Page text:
### The Scribe of Calculand

"Haloo Everyone" We started yesterday's class by finding an equation of a given graph. As we were trying to find its equation some of us got stuck in finding the "B" of the standard equation, y= Asin/cos B(x-C)+D. Well in order to figure out the period of a given we should know how long did it take for a wave to complete's its cycle and most of us got stuck in that part. Then after that we answer another question that deals with this equation y=a sin(bx+c)+d and those letters are greater than zero. Then we've been asked whats its maximum and minimum value. We learned that in order to get its maximum and minimum value we juss add d and a for the maximum, and subtract d from a in order to get the minimum.

Next, is we learned about Pythagorean Identities. In order for us to memorize the Pythagorean Identities we should know this identity sin^20 + cos^2o= 1. Then after that we could move it around algebraically and we could get other identities. Also if we divide that equation with sin^2o we get another different identity, 1+cot^2o=csc^2o. All of those stuff might looks different but actually they're the same thing. I think that's all we learned last friday.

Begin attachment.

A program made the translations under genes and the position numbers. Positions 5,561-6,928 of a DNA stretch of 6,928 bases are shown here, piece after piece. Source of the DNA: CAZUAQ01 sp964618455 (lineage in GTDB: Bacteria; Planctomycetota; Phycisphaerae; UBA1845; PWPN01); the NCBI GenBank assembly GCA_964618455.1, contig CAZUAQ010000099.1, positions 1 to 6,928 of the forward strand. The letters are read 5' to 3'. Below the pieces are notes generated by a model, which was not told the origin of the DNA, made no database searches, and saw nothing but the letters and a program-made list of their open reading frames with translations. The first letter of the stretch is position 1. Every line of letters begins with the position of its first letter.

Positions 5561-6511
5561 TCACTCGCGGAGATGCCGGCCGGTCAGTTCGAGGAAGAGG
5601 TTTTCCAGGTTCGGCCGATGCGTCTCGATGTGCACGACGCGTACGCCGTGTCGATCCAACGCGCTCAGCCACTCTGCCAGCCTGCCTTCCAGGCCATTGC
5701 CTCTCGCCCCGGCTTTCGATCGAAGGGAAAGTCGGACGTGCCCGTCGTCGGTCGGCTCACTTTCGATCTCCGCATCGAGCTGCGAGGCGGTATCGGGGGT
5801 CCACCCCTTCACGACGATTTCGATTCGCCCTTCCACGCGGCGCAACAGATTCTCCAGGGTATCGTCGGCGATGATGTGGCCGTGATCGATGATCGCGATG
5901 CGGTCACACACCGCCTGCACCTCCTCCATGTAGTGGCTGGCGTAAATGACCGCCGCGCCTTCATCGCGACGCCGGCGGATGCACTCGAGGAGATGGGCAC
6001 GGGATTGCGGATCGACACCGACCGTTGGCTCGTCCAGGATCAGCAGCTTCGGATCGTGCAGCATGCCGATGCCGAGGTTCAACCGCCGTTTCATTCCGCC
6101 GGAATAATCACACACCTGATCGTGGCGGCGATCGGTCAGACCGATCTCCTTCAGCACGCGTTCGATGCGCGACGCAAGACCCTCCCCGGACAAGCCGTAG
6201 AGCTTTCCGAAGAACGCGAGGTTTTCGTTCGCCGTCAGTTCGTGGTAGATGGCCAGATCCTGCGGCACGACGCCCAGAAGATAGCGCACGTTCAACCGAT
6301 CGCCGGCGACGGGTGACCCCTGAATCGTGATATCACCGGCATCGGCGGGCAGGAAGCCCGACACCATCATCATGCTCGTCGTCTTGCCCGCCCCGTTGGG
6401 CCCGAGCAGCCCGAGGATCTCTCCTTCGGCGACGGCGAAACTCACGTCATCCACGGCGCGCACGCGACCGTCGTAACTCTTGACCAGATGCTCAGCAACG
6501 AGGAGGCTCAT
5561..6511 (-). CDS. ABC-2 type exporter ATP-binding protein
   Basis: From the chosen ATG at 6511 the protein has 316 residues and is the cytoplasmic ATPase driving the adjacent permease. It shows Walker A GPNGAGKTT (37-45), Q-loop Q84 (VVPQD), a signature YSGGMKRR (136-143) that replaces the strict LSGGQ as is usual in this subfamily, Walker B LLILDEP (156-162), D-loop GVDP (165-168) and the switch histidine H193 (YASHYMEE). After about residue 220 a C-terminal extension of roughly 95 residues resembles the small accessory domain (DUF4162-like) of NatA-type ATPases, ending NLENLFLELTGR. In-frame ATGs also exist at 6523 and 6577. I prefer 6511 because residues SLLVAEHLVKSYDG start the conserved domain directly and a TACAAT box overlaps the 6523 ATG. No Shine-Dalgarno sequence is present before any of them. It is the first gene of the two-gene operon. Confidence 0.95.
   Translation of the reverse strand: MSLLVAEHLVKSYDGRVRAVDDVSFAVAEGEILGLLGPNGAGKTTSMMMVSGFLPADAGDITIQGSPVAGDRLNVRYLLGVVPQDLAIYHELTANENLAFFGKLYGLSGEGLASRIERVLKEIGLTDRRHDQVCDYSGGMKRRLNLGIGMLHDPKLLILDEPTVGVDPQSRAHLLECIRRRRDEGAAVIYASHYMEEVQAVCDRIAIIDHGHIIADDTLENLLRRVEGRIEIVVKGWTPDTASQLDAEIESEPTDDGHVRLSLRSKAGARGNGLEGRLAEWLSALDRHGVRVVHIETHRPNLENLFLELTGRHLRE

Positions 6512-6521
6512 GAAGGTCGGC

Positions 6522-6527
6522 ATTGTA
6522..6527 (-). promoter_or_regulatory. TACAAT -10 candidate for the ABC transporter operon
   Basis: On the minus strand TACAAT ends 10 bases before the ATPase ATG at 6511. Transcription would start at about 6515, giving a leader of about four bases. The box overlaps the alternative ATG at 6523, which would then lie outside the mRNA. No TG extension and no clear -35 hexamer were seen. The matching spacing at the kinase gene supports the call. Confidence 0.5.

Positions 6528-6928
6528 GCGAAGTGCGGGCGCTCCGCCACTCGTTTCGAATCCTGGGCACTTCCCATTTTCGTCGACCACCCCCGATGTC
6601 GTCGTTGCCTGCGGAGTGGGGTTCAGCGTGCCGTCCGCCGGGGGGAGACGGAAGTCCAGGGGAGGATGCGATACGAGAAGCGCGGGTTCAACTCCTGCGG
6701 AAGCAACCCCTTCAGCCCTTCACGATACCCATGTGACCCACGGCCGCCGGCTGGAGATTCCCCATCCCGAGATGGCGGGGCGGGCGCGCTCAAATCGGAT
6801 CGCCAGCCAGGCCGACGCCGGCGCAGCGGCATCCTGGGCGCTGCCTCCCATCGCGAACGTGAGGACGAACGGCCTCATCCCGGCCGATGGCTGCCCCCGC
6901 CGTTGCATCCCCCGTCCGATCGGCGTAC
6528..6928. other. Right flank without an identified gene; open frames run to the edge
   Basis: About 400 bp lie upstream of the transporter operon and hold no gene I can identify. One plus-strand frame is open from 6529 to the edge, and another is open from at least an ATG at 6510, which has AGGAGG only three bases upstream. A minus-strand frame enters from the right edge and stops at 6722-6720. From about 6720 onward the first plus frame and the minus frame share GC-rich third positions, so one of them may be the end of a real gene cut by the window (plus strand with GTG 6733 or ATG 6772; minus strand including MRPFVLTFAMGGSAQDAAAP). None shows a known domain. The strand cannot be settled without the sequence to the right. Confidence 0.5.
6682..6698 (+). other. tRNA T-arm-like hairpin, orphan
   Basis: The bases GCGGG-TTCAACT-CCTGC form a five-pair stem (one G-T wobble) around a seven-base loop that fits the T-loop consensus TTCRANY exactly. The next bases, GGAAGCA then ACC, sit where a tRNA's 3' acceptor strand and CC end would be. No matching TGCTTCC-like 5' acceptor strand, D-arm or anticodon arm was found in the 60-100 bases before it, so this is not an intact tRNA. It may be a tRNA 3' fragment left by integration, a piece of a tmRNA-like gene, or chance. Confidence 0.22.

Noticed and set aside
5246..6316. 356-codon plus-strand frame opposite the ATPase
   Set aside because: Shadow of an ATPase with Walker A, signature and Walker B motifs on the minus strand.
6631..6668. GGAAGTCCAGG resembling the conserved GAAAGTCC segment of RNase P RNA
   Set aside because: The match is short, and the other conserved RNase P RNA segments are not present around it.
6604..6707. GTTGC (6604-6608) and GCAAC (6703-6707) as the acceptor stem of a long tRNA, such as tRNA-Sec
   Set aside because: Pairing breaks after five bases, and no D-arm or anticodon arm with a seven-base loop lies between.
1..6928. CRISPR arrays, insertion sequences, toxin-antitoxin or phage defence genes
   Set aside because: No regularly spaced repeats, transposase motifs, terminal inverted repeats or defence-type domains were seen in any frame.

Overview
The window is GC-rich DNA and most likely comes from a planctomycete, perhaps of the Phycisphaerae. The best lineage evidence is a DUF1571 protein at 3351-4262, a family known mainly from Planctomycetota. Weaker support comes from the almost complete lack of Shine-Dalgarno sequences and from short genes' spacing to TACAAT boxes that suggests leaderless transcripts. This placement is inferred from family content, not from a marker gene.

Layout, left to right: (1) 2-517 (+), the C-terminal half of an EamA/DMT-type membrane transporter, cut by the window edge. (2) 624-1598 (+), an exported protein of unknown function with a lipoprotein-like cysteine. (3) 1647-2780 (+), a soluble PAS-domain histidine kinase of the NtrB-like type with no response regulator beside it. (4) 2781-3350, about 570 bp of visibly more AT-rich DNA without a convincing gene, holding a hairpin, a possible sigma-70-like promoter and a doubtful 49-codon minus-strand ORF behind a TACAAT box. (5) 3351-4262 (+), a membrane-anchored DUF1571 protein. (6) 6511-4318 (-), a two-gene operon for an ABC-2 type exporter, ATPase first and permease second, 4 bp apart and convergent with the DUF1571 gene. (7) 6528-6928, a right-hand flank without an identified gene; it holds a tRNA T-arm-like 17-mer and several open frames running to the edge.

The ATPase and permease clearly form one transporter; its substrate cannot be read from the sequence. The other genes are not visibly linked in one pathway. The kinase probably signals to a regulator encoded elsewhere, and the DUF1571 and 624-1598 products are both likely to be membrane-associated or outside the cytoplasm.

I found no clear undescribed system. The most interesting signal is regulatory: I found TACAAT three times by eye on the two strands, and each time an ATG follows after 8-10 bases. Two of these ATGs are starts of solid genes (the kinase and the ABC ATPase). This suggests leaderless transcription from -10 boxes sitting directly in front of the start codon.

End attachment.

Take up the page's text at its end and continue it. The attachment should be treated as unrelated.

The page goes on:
The next scribe is.....Ara

Next, is we learned about Pythagorean Identities. In order for us to memorize the Pythagorean Identities we should know this identity sin^20 + cos^2o= 1. Then after that we could move it around algebraically and we could get other identities. Also if we divide that equation with sin^2o we get another different identity, 1+cot^2o=csc^2o. All of those stuff might looks different but actually they're the same thing. I think that's all we learned last friday.

The next scribe is.....Ara

## 1 Comments:

At 9:23 PM CDT, Mr. Kuropatwa said…

Well done Prince! I love that title. ;-)

You write at the end of the first paragraph:

"subtractd from ain order to get the minimum"That should really be the other way around:

"subtracta from din order to get the minimum"I'm glad you draw everyone's attention to the fact that you can derive many of the trig identities from the original Pythagorean identity:

sin^2(θ) + cos^2(θ) = 1

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